Frederick Gustavus Burnaby, at 6 ft 4 ins tall and with broad shoulders, was a giant amongst men, symbolic of a Victorian celebrity and feted in London society. Legend has it he could carry two boys under both arms up the stairs of School House. Like so many Household cavalry his outsize personality and strength became the literary legend of imperial might.
During 1875, Burnaby travelled with General Gordon in the Sudan, and that winter he journeyed across the Russian Steppes on horseback. This extremely hazardous and dangerous venture resulted in the book 'A Ride to Khiva' which brought him immediate fame. Throughout 1876-78 he travelled through Asia Minor and Armenia, later writing about his journey in 'On Horseback Through Asia Minor'. These books are still in publication today.
Burnaby began his active interest in politics in 1880, unsuccessfully contesting a seat at Birmingham in the Tory-Democrat interest.
In 1882 he made the second crossing of the English Channel in a balloon, making him the first balloonist to cross the Channel solo, resulting in another book, 'A Ride Across The Channel And Other Adventures In The Air'.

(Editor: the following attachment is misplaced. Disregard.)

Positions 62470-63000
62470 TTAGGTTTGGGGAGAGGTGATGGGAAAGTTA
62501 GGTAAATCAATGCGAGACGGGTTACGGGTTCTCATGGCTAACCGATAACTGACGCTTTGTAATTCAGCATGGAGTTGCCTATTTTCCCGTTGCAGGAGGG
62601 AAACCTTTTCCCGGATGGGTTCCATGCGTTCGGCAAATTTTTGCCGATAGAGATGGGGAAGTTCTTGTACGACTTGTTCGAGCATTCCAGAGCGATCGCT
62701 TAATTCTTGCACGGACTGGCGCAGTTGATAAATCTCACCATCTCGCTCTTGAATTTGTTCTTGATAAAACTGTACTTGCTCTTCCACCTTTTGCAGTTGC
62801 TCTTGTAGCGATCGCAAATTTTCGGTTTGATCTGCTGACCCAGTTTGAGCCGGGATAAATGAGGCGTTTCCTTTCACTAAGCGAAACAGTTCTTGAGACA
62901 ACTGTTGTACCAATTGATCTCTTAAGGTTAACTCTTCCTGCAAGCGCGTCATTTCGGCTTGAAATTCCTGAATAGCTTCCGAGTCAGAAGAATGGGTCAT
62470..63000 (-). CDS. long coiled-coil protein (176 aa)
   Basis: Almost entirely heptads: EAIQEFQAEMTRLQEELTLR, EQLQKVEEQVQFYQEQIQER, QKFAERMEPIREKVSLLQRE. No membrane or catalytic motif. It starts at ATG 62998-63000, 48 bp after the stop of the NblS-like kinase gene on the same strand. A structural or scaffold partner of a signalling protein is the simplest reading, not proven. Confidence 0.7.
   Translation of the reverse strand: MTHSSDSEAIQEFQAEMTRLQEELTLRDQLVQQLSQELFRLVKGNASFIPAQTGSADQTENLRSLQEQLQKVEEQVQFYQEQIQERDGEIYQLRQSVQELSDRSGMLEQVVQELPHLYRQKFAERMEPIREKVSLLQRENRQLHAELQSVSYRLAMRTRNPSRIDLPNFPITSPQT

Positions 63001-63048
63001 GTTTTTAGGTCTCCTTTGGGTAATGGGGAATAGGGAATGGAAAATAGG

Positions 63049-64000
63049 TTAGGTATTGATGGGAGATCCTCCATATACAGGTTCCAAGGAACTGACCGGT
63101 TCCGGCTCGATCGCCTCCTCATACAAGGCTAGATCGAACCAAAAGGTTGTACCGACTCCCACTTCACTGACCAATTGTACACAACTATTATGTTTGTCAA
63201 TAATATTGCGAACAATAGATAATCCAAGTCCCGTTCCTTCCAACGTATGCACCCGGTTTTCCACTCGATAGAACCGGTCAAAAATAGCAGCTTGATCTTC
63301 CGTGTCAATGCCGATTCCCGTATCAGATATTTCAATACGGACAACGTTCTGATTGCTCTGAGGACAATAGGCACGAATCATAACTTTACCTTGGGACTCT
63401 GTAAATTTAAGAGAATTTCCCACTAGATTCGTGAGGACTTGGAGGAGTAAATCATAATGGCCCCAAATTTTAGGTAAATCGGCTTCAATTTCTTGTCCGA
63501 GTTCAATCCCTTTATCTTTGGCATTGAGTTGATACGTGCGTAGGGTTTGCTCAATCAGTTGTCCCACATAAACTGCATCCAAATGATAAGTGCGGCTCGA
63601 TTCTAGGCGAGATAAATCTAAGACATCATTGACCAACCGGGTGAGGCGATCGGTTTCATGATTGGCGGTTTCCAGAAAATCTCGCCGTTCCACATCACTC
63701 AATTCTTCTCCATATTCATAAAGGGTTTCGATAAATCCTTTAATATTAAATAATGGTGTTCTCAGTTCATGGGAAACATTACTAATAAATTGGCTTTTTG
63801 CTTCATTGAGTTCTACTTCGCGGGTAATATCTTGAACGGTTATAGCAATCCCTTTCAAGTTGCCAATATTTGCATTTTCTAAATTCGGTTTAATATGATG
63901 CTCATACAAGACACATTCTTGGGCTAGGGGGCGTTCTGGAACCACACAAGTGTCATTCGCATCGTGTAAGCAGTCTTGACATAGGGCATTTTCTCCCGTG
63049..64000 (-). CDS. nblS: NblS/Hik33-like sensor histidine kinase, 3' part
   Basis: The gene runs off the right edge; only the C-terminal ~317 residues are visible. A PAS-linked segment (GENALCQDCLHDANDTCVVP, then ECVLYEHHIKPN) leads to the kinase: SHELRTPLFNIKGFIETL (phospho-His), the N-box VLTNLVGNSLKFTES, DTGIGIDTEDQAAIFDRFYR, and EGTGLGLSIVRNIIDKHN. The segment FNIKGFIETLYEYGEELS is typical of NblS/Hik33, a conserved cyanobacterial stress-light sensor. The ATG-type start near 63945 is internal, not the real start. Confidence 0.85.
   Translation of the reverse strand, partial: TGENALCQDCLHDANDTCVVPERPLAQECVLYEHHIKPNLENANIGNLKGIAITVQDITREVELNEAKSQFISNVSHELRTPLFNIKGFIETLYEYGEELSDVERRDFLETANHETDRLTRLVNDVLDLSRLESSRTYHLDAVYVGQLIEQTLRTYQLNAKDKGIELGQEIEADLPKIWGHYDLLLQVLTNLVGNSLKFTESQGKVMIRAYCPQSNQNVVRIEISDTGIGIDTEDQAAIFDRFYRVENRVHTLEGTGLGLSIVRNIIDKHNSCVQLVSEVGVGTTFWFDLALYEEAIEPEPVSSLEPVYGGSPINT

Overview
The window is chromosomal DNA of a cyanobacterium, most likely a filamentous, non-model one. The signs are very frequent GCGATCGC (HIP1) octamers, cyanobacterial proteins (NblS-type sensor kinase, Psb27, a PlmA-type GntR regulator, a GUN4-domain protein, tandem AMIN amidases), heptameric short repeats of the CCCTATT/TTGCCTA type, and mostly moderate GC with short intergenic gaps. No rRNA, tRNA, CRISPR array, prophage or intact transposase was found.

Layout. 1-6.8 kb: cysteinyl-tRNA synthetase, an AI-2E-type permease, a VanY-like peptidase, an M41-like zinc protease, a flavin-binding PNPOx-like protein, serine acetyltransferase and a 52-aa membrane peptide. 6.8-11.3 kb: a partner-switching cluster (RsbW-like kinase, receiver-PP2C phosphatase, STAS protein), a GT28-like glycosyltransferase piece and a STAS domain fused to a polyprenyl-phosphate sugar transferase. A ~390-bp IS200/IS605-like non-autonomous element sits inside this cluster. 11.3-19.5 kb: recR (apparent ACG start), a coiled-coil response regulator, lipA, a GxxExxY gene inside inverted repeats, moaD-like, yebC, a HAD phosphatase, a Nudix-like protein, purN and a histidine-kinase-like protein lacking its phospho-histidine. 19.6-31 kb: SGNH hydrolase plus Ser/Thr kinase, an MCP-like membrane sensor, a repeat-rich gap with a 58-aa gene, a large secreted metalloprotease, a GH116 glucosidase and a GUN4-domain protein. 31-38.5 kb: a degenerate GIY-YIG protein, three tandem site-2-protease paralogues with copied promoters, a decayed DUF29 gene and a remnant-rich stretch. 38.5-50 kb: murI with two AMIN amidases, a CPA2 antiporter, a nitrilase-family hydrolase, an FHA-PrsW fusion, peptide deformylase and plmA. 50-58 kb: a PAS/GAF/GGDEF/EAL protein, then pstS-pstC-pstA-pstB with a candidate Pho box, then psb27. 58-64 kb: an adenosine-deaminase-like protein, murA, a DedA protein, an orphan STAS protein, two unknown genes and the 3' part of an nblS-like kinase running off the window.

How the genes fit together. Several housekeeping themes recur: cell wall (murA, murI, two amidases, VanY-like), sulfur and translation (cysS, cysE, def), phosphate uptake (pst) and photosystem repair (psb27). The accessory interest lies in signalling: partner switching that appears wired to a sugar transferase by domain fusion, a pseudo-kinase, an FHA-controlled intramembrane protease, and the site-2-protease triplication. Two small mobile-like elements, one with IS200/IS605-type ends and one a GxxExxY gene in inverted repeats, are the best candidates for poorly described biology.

Disappointed in his hope of seeing active service in the Egyptian Campaign of 1882, Burnaby participated in the Suakin campaign of 1884 without official leave, and was wounded at El Teb when acting as an intelligence officer under General Valentine Baker. This did not deter him from a similar course when a fresh expedition started up the Nile to relieve Khartoum and rescue General Gordon. Given a post by Lord Wolseley, Burnaby was killed by a spear wound in the hand-to-hand fighting of the Battle of Abu Klea on 17th January 1885.
In his will, reported in the Times of the 8th May 1885, it was noted that Burnaby left a personal estate amounting to £17,000 to his widow Mrs Elizabeth Alice Frances Hawkins Burnaby. One of the first lady mountaineers, and an adventurer in her own right, Elizabeth had come over from Ireland to meet Burnaby following the publication of his first book. Publishing books of her own adventures, Elizabeth and Burnaby could be said to be one of the first celebrity couples. They had one child.
The organ in the school chapel was provided by donations in his memory by fellow pupils and members of the Oswestry School community. Other memorials to Burnaby include: an obelisk in Portland stone, over 50 feet high in the grounds of St Philip’s Cathedral, Birmingham - at its base is a relief portrait of Burnaby in uniform with carvings of military regalia; a marble memorial erected by HRH the Prince of Wales, Col. Milne-Home and the officers of the Royal Horse Guards in Holy Trinity Church, Windsor; and a memorial window in the Bedford Church of St Peter de Merton with St Cuthbert.
The National Portrait Gallery has a very elegant portrait of Burnaby painted by James Jacques Tissot in 1870; a copy hangs in the Headmaster's study.